A classic test track from that album is "Tears in Heaven". The guitar sounds great, and the 4.A reproduces it quite well. But my ears are consistently drawn to Ray Cooper's percussion work in the background. There's a lot going on that you don't necessarily notice at first - the 4.A allows me to hear deep into the recording, with all the subtleties of the triangle and cymbals being very well represented. The highs have a very good amount of extension and clarity without being overly hyped - which is something that many "reference" oriented headphones are guilty of. At the same time, they don't come across as being dull or veiled. They are capable of being just as smooth or just as grainy as the recording (and associated gear) will allow. It's a nice balance that I think would please a large majority of people.
Mids on the 4.A are similar to the highs. At first listen, things might seem a bit uneventful. True, they're crisp, clean, and accurate. But they don't really stick out as being luscious, or warm, or juicy, or any other term describing a coloration, euphonic or otherwise. It takes a while to adjust to the presentation when coming from something like my HiFiMAN HE-400 or LiveWires Trips, both of which do in fact have a bit of "extra flavor" in the mids. Once I acclimate myself to this more stark presentation, I find that it's actually really versatile. It's subtle when it needs to be, or edgy and aggressive, or whatever is required of it. It flows with the music rather than making the music flow with it - a critical distinction. It doesn't come across as recessed in the least bit - as long you aren't coming from a more mid-forward model in comparison.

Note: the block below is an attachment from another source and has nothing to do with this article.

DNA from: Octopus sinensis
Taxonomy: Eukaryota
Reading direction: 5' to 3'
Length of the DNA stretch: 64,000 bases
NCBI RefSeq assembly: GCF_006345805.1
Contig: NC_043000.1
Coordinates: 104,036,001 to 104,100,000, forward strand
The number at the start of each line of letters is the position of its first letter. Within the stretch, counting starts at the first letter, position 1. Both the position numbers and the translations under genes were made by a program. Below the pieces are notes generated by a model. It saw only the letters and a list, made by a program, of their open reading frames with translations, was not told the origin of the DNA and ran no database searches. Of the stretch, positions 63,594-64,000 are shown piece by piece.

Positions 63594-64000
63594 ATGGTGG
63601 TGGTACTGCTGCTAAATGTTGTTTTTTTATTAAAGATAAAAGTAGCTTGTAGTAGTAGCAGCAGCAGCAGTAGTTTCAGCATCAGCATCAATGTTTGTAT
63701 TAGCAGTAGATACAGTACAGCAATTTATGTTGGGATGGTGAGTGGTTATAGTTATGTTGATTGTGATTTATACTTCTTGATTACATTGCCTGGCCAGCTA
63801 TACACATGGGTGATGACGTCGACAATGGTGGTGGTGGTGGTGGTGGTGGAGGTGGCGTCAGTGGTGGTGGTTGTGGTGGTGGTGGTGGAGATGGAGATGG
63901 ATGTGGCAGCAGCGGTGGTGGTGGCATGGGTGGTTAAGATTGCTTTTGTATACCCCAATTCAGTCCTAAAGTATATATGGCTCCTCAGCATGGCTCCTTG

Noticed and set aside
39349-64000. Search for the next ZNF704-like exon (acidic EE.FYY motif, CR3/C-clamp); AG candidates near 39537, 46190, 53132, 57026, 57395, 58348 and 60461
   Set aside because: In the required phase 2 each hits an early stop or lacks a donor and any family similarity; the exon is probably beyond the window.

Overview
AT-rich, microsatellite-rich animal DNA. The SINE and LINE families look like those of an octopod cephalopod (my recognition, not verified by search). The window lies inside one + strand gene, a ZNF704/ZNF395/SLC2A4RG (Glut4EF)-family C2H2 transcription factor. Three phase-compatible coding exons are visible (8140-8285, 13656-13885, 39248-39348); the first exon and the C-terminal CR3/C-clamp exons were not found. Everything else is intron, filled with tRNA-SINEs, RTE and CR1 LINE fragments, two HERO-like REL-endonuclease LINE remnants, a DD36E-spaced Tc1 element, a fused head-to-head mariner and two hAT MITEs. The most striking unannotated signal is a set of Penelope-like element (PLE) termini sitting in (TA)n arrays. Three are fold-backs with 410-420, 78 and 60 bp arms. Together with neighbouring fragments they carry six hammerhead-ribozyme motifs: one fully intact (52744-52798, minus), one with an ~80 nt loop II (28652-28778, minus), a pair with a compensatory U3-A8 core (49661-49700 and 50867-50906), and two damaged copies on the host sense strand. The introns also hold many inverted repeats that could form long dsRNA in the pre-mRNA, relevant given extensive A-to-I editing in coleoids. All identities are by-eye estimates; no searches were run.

Upper mids are handled particularly well. I find that balance is tough to achieve with regards to sibilants - too much emphasis and it sounds like the singer is spitting into the mike every time they sing an "s" or "t" sound. Too little emphasis and they sound mumbly and indistinct. The 4.A straddles this line particularly well, with most vocal tracks sounding just about perfect in this regard. I say most because there are some examples where the "hotness" is clearly built into the recording; the 4.A won't help in those cases. But with a borderline scenario like Jack Johnson's In Between Dreams (for example), the 4.A errs on the side of smoothness while my UM Merlin or LiveWires Trips go the other direction.